A father should be aware that when before the court, fathers’ rights are not the determining factor the court is obliged to take into account when deciding what the terms of the Child Arrangements Order should be, the welfare of the child is the paramount consideration. However, it may be reassuring for separated fathers to know that provided it is in the child’s best interests to have a relationship with their father which involves direct contact, the court will be likely to order this.
Fathers may also be pleased to know that senior judges have made various comments in recent years indicating that it is ‘almost always in the interests of the child’ to have contact with their parent (Re C (Direct Contact: Suspension) ). As an example, when one of my former clients separated from his partner, she would not let him have direct contact with his child, she insisted on supervising. It was clear that she was not going to change her mind on this so he made an application to the court. At the end of court proceedings, the outcome was alternate weekend and midweek contact with additional contact in the school holidays.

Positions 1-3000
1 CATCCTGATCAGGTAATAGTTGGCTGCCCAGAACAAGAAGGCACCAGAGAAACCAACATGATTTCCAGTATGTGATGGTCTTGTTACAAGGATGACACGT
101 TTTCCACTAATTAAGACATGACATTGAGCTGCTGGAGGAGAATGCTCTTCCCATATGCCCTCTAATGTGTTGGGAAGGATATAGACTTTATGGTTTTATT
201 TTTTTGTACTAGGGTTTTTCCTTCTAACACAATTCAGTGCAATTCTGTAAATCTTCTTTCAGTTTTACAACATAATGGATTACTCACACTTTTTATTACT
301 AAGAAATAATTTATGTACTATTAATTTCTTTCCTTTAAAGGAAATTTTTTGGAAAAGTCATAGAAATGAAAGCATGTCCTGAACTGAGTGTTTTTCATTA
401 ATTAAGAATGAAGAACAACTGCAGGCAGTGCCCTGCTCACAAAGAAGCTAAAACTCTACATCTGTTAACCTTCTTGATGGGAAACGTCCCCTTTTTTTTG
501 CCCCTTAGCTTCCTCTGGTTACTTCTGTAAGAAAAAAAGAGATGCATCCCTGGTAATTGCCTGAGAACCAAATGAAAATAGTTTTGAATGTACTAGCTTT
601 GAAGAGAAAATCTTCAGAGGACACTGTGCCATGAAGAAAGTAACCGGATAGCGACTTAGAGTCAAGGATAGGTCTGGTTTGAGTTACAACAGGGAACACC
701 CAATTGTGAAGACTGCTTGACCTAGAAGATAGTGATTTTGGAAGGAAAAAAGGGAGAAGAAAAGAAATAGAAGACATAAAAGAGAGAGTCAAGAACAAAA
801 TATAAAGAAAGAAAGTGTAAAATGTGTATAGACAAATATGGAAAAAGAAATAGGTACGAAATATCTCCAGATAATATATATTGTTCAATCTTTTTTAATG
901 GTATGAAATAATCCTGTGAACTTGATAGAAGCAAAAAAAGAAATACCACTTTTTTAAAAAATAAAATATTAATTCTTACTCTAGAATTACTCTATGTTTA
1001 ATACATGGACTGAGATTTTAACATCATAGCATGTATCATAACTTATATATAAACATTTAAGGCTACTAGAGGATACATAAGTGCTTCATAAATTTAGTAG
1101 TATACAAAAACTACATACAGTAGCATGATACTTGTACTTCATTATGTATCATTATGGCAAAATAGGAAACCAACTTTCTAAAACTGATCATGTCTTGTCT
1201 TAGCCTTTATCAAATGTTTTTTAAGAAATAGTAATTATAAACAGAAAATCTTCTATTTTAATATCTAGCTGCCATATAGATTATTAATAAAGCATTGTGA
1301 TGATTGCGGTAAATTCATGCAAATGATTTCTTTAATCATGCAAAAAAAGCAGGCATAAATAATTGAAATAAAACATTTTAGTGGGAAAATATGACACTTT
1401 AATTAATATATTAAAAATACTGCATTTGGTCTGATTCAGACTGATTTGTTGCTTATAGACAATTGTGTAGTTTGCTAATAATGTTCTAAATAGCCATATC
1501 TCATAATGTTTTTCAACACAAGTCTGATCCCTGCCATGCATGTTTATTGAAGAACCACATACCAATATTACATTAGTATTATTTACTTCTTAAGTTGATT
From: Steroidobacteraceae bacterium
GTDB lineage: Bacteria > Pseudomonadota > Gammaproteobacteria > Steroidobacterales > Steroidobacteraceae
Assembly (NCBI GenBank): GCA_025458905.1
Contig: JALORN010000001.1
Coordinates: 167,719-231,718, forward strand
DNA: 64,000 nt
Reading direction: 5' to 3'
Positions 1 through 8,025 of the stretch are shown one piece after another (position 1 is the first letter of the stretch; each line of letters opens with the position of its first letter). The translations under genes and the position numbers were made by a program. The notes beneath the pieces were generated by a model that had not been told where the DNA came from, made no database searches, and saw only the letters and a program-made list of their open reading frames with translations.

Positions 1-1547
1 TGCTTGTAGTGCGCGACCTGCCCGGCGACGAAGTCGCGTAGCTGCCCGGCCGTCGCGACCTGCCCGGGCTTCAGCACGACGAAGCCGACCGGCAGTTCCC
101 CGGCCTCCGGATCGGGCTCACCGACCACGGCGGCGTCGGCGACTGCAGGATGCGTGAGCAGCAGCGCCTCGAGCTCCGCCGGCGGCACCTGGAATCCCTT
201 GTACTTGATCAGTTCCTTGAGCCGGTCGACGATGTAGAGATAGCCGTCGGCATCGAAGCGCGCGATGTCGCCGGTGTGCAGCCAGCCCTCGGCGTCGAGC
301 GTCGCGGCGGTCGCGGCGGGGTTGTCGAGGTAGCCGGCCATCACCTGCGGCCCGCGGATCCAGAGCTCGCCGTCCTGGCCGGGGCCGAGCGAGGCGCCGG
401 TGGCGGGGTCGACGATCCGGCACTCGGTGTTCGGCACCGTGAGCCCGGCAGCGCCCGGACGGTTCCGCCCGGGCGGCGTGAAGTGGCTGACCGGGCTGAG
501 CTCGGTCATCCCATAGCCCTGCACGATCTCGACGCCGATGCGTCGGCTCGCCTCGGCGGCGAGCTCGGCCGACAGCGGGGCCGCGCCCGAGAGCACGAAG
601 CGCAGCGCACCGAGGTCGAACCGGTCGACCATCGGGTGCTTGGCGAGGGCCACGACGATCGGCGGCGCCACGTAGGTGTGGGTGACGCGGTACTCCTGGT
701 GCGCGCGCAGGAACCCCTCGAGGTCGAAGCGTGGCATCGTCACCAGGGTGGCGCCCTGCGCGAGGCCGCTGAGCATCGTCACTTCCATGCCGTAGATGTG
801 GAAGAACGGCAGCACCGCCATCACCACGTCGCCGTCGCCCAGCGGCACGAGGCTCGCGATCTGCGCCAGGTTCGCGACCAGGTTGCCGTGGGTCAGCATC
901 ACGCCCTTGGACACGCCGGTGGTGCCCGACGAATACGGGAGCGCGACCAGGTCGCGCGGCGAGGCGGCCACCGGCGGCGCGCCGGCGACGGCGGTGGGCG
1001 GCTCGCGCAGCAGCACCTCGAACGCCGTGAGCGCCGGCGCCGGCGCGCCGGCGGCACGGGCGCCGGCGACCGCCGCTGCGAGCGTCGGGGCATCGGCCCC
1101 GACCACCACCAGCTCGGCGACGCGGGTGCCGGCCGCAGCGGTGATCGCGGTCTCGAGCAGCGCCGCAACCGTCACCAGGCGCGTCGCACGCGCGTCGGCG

There are some cases where a separated father isn’t happy with contact with his child and wishes to either have ‘joint custody’ (which we now call shared residence) or sole residence. Although neither of these arrangements is the norm, both are possible. In my experience, fathers who have achieved shared residence have done so by agreement with mother rather than by court order but there have been cases where the courts have ordered this. As for sole residence, I have acted in cases where the parents have agreed their child will live with father but this has been rare; usually the child has remained with mother who effectively has residence. However, even if this is the case, if a father feels that his child living with mother is not the right outcome for his child, he can seek to change this and ask the court to transfer the residence of the child. Such orders are rare but they are possible and indeed one of my former clients was granted one just a few months ago which shows that in the right circumstances the courts are willing to take this step.